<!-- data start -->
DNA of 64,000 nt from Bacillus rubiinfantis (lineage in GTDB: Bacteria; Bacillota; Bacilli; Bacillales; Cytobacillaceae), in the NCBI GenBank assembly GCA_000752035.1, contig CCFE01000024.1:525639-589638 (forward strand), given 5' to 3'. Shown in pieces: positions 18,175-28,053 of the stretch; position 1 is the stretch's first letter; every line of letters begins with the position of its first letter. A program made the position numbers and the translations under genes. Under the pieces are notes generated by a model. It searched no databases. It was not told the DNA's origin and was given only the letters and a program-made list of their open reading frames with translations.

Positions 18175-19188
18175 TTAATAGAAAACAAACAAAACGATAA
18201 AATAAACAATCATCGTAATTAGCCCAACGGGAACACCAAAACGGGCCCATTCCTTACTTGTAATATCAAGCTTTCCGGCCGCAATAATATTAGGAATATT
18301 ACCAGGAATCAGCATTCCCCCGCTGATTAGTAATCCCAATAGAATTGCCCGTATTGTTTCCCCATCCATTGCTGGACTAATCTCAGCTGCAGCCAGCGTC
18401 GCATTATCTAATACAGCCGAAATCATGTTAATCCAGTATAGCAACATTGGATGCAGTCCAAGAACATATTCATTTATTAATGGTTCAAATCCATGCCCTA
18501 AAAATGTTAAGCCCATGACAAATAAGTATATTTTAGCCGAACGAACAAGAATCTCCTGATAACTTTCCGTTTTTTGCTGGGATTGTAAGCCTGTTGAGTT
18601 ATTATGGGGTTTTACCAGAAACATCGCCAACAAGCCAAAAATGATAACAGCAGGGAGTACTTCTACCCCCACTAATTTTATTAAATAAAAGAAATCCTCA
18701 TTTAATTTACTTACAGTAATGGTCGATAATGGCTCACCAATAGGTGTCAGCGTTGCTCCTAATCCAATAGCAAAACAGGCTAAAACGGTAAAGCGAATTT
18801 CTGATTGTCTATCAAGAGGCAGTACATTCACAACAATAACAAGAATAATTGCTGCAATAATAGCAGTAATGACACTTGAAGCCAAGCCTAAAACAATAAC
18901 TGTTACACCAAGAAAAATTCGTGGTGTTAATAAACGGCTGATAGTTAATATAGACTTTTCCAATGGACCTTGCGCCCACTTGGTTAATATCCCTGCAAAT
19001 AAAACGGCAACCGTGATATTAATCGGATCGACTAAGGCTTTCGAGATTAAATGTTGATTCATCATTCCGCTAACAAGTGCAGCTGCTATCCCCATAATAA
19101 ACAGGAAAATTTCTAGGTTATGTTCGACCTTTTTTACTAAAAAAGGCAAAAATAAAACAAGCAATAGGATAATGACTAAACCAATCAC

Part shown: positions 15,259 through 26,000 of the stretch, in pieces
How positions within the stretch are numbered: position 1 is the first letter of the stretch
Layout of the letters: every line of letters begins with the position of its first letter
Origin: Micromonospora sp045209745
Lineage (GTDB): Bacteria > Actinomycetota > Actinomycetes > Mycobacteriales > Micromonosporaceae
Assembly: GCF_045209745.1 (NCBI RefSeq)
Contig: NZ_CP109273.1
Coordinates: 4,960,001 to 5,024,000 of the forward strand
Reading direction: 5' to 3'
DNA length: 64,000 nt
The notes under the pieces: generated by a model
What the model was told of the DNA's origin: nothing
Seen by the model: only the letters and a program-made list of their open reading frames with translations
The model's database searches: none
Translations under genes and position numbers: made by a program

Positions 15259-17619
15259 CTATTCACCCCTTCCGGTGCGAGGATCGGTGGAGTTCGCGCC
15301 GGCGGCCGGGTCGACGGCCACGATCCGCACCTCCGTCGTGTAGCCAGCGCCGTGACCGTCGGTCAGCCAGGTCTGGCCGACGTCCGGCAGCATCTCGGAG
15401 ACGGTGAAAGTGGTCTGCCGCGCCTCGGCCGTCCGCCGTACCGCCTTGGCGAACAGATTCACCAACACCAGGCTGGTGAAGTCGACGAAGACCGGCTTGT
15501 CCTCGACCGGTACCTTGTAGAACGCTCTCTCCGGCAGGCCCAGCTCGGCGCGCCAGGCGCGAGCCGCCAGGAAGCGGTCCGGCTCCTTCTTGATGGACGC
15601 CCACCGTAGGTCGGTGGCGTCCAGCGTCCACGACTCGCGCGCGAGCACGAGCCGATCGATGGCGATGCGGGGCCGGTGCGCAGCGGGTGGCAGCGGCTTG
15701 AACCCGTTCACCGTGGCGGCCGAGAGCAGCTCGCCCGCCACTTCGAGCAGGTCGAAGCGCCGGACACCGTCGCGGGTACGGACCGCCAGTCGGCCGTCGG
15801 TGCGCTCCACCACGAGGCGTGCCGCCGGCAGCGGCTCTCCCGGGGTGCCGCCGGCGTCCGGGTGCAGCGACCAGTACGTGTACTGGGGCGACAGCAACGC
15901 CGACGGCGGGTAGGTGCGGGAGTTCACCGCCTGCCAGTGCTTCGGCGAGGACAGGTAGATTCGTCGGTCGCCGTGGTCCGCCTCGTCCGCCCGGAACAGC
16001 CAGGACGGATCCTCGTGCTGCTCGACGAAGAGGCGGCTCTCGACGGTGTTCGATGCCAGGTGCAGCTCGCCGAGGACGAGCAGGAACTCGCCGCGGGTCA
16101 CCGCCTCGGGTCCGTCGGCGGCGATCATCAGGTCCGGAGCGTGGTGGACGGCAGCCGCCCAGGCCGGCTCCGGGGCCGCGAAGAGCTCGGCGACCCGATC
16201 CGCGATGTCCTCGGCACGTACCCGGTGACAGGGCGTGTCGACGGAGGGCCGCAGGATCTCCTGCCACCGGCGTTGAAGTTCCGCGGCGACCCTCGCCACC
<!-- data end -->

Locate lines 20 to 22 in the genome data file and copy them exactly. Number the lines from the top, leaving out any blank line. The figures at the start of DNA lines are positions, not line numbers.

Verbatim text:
Contig: NZ_CP109273.1
Coordinates: 4,960,001 to 5,024,000 of the forward strand
Reading direction: 5' to 3'